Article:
Gold Star spouses eligible for special VA benefits


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During World War I, Americans hung blue stars in their windows for every family member serving in the military. If a loved one died in service, a gold star replaced the blue one. Since then, the Gold Star has symbolized the spouses and family members of those who made the ultimate sacrifice. Every year on April 5, America salutes these spouses on Gold Star Spouses Day.

If you are a survivor of a fallen Veteran or service member, you are not forgotten. VA provides a variety of benefits that can help you navigate life after your loss.

Available benefits

There are some specific eligibility requirements for each of these benefits, so be sure to check out the full list of family member benefits to find out which benefits you may qualify for and how to access them.

VA recognizes the sacrifices Gold Star spouses have made for their country. To honor the legacy of your loved one, VA continues to ensure that you and your family receive the benefits and services you have earned.


Meghan Badame is a communications and marketing specialist with VBA’s Office of Strategic Engagement

Author

Veterans Benefits Administration

Comments

  1. Barbara L Schwarz    

    My mother in law was married to a serviceman KIA in WW2. She remarried, divorced, remarried, divorced and married again. Her last husband died and we went to the local VA office in our town to reinstate her widows benefits since she was single again. The man we spoke to said she had no benefits. I felt he was wrong since I was a military wife of a retired Navy Senior Chief and asked him if he was positive about her losing the benefits permanently. He was adamant that she was entitled to nothing. I asked him to check with someone who might know more in the VA but again he was adamant that he knew what he was talking about. His error cost her years of benefits. He didn’t know what he was talking about or he didn’t listen to us that she was a widow of a KIA service member from WW2 who was again widowed. She and her son at the time her husband was declared KIA received the benefits due them and those were discontinued when she married again. When she was widowed again she could re-apply for those benefits except that the man in the VA office was sure he was right. The VA opened a new office in our town and we decided to talk to them again. The man who helped us was an angel. He checked into everything he could and found she did qualify and could even get it paid retroactive for a number of years plus her out of pocket expenses for medical if she had receipts. Please make sure who ever you work with does indeed know what widows are entitled to, don’t loose years of benefits like she did.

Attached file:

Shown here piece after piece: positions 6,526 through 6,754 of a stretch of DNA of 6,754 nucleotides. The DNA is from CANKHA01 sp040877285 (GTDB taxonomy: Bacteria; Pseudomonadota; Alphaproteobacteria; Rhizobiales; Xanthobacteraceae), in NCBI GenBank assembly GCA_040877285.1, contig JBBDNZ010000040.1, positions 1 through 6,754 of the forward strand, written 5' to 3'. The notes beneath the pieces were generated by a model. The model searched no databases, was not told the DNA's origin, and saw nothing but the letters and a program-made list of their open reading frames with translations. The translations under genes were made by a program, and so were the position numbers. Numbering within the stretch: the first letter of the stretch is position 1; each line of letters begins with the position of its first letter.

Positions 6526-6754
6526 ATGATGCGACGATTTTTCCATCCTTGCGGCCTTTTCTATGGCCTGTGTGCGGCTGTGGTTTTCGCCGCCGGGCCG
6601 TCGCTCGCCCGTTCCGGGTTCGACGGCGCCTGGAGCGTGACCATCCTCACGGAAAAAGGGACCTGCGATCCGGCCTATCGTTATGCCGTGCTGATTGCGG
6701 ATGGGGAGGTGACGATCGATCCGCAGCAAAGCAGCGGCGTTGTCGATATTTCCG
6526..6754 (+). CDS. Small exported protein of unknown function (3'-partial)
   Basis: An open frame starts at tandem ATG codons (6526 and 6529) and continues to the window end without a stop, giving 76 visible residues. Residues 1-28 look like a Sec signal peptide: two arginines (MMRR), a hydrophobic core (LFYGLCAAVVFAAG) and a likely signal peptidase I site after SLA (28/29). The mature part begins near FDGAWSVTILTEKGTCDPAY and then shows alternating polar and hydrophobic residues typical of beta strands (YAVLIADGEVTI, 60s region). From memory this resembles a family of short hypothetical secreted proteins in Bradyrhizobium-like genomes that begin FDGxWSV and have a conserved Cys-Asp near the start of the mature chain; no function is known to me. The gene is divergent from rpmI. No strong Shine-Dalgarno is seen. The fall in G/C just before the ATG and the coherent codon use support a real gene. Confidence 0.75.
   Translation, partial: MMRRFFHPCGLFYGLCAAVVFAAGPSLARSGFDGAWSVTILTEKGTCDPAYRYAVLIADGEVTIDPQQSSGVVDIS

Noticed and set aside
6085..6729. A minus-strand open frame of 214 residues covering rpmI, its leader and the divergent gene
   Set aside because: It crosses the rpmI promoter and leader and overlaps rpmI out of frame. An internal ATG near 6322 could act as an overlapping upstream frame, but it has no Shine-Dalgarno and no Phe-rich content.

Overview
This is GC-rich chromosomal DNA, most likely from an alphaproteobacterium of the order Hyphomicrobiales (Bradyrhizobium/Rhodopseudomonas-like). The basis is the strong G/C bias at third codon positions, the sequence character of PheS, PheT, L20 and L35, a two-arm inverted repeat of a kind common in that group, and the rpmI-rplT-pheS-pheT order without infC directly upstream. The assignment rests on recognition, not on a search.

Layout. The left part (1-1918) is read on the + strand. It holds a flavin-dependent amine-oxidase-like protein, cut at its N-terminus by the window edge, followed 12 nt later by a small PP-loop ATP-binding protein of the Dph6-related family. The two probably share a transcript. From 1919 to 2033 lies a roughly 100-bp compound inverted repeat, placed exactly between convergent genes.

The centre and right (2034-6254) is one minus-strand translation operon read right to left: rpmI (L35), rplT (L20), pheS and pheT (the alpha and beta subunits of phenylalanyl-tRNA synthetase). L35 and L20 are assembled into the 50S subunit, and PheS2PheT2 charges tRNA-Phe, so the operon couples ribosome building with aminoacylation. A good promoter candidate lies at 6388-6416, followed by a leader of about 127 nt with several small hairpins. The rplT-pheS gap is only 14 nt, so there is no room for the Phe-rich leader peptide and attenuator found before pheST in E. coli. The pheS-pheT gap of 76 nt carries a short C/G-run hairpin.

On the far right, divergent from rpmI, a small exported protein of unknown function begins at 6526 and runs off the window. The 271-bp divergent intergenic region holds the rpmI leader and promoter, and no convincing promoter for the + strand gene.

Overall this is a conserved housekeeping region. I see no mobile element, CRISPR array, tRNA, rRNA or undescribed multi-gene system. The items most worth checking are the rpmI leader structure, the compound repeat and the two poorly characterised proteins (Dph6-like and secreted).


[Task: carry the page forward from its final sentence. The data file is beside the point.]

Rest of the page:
2. Michael Culler    

    I don’t know if you can help me, my wife died in January of 2020. Became very depressed and as a result moved to Jacksonville Florida, keep my world together for the most part for a year lost my job last month and now finding myself on the streets homeless could probably use some counseling but I don’t know what to do anymore is there somewhere for me to turn I also had tricare but I think it is lapsed because I don’t have the money. Please get back to me

  3. Sue (Karnes) Richardson    

    My Mother has been a GSW since the Vietnam War. My father served two tours of duty until he was KIA. She raised my brothers and me alone and never remarried. The love of her life had died.

  4. Daniel Alvarado    

    Spouses under go so much from Veterans, especially upon returns from long deployments. I am glad that they are being recognized for all the comfort, open mind, and patients it takes us to live on a day to day basis.

  5. Sherry Pace    

    Good for them. Those families deserve our support

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